Humility is the most difficult stance to adopt in politics without succumbing to a Uriah Heap-like self-satisfaction. “Ever so ‘umble” is an unattractive pose. Glorying in the nobility of humbleness is a self-contradiction which many MPs seem to enjoy. So I won’t go there.

But as we face one of the most difficult of years - Covid, economy, Russia, China, Climate Change to name but a few; a degree of humbleness at the huge tasks facing us in Parliament and Government would not go astray.  After all if you are modest in your ambitions, then you stand a good chance of achieving them. Even on a personal level, If you are obscure and humble, you may actually stand a better chance of being happy and better achieving the perhaps modest aims which you set yourself at this start of this New Year.

Just do your job quietly and as best you can; and maybe sooner or later someone will notice it and mark your quiet diligence in some way. But even if they don’t, you can still sleep easy in your bed at night confident and happy in a good job well done. So let us not emulate the few folk at the top end of the New Year Honours list; but let us truly revel in the hundreds of people whose quiet and often unseen contributions to their community and society is recognised in MBEs and BEMs. These people are truly the lifeblood of a decent society.

Would you not rather be one of them than some kind of an Icarus - a high flier coming back down to earth with an Eilmer-like bump?

The House has risen for Christmas - ‘at last’ as you may well think; and I am happy to shake the dust of Westminster off my boots in favour of the Wiltshire mud. Rebellions, by-elections, allegedly illegal parties; Lord Frost – it’s been a difficult few weeks, and I am glad to see the back of them. I will be saying no more about the ‘parties’ until after Sue Gray (no relation) has reported; and I hope that some of the other stuff may well go off the boil over the Christmas break. I remain of the view that Boris is the right Leader – unless and until persuaded to the contrary. Winning the leadership, winning the General Election, getting Brexit done, keeping the economy strong; fighting Covid at least as well as most other countries- all of these are achievements to the PM’s credit. They should not be obscured by a torrent of vitriol, no doubt inspired by previous passed-over or sacked associates of one kind or another. Perhaps a little peace and quiet will enable us to cut through the peripheral verbiage and get back to the real heart of the matter - the good governance of the UK.

It’s been a bit of whirlwind in the Constituency too - the sad funeral of Little Somerford friend, Denis O’Brien, a one-time business manager for George Harrison and later the Monty Python Team. Michael Palin paid a (virtual) tribute ending with the Life of Brian epilogue “P….. off”; and all of us left the RWB Crematorium to the memorable - if un-funereal – strains of  “Always look on the bright side of life” from the Life of Brian. Then it was off to Michelle Donelan’s wedding reception in that great former home of local MPs the Neald brothers, Grittleton House. Six carol services all told, culminating in a simply beautiful one in Malmesbury Abbey; two surgeries and a visit to the Point to Point races at Larkhill, to witness Philippa handing out the trophies; all of these and more contributed to a generally jolly run-up to Christmas week.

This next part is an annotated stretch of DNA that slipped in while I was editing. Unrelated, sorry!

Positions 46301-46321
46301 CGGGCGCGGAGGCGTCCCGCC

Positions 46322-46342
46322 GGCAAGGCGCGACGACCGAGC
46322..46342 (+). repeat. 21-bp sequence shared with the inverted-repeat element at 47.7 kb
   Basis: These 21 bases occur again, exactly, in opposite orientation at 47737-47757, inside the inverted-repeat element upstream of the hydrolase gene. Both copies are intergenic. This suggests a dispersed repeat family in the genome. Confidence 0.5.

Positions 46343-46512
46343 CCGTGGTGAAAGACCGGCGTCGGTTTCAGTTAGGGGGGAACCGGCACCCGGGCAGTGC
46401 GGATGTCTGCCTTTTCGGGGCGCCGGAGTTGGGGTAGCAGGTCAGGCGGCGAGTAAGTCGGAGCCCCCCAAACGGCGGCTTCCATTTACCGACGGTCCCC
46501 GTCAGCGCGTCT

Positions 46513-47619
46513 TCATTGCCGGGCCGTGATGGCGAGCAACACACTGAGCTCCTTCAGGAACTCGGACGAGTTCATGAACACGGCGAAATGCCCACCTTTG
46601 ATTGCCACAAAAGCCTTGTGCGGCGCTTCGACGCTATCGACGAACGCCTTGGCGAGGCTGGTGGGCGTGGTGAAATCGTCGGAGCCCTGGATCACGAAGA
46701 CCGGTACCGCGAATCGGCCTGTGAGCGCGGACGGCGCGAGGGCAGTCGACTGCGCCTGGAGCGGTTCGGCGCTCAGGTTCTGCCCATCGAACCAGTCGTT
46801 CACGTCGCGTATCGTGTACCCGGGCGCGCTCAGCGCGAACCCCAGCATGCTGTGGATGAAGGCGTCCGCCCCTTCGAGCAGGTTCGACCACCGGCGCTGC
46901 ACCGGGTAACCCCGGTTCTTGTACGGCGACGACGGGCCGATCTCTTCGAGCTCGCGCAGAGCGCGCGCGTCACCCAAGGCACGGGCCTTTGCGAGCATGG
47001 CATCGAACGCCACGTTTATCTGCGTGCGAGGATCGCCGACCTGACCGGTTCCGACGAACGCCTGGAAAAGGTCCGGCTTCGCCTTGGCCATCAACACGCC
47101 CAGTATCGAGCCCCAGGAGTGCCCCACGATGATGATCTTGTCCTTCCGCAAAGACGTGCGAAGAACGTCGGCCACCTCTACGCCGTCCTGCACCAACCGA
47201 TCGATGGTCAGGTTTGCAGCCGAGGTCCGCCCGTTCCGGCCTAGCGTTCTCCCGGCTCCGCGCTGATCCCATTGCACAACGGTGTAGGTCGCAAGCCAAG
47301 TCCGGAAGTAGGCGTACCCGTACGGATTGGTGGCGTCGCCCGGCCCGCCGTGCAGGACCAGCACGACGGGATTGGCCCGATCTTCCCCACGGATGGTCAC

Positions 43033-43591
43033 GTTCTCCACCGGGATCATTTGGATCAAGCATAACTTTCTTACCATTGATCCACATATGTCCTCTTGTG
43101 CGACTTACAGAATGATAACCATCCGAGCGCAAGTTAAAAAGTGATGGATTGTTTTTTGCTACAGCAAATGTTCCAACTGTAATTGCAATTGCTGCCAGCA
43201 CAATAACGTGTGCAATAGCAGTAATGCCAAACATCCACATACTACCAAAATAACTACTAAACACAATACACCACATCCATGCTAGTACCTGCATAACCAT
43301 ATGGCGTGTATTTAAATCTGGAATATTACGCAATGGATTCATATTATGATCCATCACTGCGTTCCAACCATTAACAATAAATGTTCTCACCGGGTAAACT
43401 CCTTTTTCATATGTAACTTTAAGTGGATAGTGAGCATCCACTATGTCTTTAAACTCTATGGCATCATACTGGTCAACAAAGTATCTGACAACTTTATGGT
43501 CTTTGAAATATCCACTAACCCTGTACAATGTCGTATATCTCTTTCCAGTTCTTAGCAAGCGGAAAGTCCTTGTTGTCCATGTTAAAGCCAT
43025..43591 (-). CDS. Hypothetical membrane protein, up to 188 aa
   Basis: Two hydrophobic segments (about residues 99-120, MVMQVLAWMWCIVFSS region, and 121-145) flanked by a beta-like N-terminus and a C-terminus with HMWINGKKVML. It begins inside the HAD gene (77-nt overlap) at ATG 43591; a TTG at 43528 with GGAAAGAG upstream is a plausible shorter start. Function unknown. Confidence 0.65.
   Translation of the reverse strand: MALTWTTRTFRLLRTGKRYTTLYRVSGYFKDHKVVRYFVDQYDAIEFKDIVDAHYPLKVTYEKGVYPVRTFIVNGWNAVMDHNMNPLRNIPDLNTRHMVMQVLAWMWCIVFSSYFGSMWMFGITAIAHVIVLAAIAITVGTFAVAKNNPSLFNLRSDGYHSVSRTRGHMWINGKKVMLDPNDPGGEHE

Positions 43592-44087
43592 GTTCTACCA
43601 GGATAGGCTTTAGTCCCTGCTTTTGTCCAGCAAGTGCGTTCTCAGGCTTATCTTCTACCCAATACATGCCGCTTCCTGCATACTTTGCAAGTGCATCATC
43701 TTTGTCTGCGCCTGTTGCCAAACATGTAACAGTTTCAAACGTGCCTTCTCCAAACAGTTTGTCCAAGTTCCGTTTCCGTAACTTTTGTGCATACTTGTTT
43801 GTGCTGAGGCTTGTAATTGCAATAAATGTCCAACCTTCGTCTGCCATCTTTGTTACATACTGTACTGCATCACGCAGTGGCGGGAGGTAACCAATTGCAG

Like everyone else I am deeply concerned about Omicron and do urge as many as can do to get the all-important booster jab. We simply do not want any further restrictions on our freedoms to prevent it spreading out of control. For even if Omicron is less deadly than Delta, its shocking transmissibility may well still have the consequence of an unsustainable number needing to go to hospital, or even sadly dying. So we will be enjoying Christmas in a thoroughly traditional way; but we will be as cautious as we can be. It may be much quieter and simpler than it often is; but that may be no bad thing.

After all, I have always felt that Christmas has become a bit over-bloated, over-egged (or perhaps over-egg-nogged). Do we really need all of the conspicuous expenditure (‘it’s the thought that counts’); vast consumption of alcohol and food; hugely extravagant table decorations; tinsel and Christmas sweaters, a total shut-down of the entire economy and country for up to two weeks as Christmas elides with New Year? Perhaps it is actually healthy, even if perforce, to see through the tinsel and the crackers, the booze and turkey; to look inside the wrapping paper to find out what its actually all about - a tiny baby born in poverty in a stable in Bethlehem 2000 years ago.

Perhaps simplifying our lives and our outlook; trying not to jump on every passing tabloid inspired bandwagon; Keeping Calm and focussing on the small simple things in life - family and friends in particular - would do us all a power of good.

So I wish you a Very Happy, if perhaps simplified, even purified, Christmas.